Fixing the Bailout: American University Washington College of Law Holds Conference Addressing Problems with the Bailout Bill, Nov. 21
Conference organizers plan to submit suggested bill amendments to Congress


WASHINGTON, DC, Nov. 7, 2008 – The American University Washington College of Law Program on Law and Government will host “The Bailout Bill and The Rule of Law: A Public Participatory Roundtable on Plugging the Bill’s Procedural Leaks,” Friday, Nov. 21, 2008, 9:00 a.m.-3:00 p.m., American University Washington College of Law, 4801 Massachusetts Avenue, NW, Room 603.

This conference will focus on four significant problem areas in the recently enacted bailout bill: 

(1) Public participation in policymaking is absent

(2) Transparency – unclear and conflicting mandates on transparency
(3) Judicial Review – uncertain judicial review as a meaningful check

(4) Oversight – overlapping oversight mechanisms

“The need for amendments to the bailout bill is hardly surprising given the complexity of the tasks and the deadlines that had to be met,” said Alan Morrison, a visiting professor at Washington College of Law and the conference organizer. “When Congress reconvenes, it needs a fresh look at what it has done so that the 700 billion dollars it has appropriated will be used as effectively as possible.  Unlike most conferences, this one will have a planned follow up: anyone who is interested can participate in drafting suggested amendments that will be forwarded, with or without consensus, to Congress for its inevitable reconsideration of a bill drafted in great haste.”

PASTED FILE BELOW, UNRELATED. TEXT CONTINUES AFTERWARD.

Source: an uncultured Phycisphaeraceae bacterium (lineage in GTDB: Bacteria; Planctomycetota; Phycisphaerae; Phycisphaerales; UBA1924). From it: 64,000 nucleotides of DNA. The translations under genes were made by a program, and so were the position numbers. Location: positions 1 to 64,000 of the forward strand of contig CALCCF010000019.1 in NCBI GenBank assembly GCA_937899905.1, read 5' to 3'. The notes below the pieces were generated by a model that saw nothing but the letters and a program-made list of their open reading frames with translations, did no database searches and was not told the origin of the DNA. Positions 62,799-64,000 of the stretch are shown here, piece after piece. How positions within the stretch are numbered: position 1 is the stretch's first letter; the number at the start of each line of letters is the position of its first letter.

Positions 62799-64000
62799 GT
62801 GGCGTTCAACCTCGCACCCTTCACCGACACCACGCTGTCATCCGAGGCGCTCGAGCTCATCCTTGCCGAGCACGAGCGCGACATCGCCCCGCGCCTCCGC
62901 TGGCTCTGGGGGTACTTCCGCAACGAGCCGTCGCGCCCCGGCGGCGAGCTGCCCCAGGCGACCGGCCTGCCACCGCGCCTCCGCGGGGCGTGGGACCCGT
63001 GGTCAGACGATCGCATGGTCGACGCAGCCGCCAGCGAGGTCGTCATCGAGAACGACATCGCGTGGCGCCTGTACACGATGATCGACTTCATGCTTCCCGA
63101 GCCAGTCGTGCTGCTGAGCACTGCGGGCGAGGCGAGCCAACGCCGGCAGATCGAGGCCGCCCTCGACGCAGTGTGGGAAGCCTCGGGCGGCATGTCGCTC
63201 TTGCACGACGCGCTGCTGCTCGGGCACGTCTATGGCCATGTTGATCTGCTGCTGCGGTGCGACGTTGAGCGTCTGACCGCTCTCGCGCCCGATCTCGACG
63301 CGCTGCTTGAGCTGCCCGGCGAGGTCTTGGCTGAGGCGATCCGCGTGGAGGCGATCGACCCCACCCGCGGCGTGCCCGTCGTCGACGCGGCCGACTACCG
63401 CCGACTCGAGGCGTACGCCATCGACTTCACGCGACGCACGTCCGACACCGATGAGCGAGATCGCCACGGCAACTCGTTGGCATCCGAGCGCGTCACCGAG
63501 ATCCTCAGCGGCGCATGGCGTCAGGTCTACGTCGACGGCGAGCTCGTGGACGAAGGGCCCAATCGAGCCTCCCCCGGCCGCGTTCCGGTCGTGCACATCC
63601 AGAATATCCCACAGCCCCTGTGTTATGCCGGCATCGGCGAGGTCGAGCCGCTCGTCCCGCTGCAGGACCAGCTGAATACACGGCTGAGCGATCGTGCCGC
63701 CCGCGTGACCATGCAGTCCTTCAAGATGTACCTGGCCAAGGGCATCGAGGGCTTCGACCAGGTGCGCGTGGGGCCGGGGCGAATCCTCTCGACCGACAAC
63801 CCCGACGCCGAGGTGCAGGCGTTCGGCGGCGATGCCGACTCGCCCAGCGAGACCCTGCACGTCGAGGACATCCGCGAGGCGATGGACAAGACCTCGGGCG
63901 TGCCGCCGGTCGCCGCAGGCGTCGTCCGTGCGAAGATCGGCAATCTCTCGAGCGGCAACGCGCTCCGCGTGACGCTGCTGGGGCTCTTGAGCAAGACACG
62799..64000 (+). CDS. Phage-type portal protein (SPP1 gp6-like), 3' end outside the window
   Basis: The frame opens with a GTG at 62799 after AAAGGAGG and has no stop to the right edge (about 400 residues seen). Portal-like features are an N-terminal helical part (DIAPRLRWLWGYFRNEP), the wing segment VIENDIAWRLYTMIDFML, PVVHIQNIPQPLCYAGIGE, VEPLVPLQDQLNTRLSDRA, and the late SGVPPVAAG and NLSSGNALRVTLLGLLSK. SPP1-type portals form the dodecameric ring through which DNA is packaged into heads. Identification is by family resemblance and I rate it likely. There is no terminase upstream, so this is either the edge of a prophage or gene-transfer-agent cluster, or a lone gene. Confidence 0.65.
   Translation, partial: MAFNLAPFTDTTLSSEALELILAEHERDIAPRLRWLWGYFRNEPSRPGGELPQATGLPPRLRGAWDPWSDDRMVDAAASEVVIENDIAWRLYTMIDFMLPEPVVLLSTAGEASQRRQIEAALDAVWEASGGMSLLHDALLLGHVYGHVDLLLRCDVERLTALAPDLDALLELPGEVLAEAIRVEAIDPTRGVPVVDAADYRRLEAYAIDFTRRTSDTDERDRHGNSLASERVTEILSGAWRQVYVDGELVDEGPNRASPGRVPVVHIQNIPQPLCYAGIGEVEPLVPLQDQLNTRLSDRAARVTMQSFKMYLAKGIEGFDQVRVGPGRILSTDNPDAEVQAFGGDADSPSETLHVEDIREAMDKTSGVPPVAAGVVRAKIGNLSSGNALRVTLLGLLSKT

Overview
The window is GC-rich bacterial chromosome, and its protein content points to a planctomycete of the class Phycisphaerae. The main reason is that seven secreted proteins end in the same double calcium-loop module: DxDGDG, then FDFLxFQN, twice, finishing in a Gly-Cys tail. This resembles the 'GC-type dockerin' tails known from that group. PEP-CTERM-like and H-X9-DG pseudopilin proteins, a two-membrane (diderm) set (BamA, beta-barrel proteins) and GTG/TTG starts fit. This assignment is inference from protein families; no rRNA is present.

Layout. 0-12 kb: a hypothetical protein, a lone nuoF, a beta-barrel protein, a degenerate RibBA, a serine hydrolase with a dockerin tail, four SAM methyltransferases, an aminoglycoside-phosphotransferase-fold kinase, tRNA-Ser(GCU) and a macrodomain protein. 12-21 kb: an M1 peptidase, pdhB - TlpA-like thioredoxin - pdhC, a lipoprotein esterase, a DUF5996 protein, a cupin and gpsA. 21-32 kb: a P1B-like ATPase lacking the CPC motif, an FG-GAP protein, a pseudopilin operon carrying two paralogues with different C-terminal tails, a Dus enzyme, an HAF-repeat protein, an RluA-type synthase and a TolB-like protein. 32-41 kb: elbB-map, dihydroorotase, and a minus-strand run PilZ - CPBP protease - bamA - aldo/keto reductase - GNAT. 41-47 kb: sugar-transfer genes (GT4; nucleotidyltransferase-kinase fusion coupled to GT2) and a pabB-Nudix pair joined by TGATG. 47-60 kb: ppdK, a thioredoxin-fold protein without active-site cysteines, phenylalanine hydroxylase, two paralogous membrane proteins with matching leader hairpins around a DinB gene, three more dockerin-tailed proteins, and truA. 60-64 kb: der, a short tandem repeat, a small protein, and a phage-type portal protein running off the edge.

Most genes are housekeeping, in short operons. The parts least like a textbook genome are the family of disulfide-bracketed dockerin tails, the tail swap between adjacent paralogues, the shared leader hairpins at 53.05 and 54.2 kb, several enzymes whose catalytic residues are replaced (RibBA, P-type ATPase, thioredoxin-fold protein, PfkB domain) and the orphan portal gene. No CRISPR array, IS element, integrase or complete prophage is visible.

“The Bailout Bill and the Rule of Law” is free and open to the public (CLE registration is $35 – 4 credits are offered with this program). Register online or email Members of the press should contact Franki Fitterer with questions or for more information – (202) 274-4279.

Conference Schedule – Friday, Nov. 21, 2008

8:30 a.m.          Registration and continental breakfast 

9:00 a.m.          Welcome Remarks and Introductions:  Alan Morrison, Washington College of Law

9:15 a.m.          No role for public participation in major decisions:  Richard Pierce, George Washington University Law School and Jeffrey Lubbers, Washington College of Law

10:30 a.m.         Break

10:45 a.m.         Unclear and conflicting mandates on transparency:  David Vladeck, Georgetown University Law Center

12:00 p.m.        Lunch (sandwiches served)

12:30 p.m.        Uncertain judicial review:  Ronald Levin, Washington University (St. Louis) School of Law & Mark Niles, Washington College of Law

1:45 p.m.          Overlapping oversight and reporting mechanisms:  Curtis Copeland, Congressional Research Service and Paul Light, NYU-Wagner

3:00 p.m.          Adjourn